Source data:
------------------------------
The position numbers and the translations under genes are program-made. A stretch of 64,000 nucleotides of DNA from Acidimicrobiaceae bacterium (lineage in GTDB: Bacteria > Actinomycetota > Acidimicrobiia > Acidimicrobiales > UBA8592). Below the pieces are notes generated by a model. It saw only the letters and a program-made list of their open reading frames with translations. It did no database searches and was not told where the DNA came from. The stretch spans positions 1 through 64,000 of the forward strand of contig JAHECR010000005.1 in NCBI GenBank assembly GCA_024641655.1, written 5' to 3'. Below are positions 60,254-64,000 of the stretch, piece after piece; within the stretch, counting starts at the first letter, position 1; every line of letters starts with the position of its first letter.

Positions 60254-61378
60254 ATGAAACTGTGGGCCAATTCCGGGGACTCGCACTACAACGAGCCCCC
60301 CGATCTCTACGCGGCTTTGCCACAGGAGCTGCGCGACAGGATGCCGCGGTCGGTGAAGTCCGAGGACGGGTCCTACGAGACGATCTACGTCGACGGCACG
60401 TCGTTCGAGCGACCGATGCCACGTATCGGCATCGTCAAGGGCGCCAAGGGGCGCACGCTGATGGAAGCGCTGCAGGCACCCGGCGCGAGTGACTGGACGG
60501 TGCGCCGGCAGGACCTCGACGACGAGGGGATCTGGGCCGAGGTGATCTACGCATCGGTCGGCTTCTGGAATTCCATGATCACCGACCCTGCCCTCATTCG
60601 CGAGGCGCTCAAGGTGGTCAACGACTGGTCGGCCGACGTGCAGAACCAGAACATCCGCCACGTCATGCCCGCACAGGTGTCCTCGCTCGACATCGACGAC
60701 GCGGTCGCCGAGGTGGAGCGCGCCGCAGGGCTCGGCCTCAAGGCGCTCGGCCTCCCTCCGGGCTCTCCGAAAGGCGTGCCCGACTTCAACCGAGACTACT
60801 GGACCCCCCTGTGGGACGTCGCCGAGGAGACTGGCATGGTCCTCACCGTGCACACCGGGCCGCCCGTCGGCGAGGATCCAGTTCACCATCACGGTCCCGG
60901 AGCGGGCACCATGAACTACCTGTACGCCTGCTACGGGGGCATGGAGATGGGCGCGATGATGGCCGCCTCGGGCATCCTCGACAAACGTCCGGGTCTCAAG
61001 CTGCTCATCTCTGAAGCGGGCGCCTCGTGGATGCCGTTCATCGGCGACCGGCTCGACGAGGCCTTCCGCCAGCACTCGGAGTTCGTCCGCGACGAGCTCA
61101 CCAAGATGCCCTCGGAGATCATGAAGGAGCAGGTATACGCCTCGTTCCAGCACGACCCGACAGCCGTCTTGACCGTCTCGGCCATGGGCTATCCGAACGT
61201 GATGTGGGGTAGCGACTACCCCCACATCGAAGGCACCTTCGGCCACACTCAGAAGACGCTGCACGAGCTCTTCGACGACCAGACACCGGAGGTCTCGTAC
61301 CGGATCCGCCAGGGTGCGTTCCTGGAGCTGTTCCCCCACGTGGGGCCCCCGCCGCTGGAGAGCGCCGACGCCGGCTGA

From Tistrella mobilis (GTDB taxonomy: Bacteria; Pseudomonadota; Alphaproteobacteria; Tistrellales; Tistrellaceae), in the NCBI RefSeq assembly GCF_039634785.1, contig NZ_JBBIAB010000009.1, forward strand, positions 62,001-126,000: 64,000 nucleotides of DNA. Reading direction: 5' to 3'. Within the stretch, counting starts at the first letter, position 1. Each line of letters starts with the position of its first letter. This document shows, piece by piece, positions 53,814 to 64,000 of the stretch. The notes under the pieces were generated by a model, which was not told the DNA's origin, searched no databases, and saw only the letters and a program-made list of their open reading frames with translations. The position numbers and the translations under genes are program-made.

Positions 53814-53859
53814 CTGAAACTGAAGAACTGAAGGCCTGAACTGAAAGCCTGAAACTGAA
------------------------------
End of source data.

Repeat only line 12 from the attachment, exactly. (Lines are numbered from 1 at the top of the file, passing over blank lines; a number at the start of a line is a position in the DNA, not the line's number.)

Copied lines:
61101 CCAAGATGCCCTCGGAGATCATGAAGGAGCAGGTATACGCCTCGTTCCAGCACGACCCGACAGCCGTCTTGACCGTCTCGGCCATGGGCTATCCGAACGT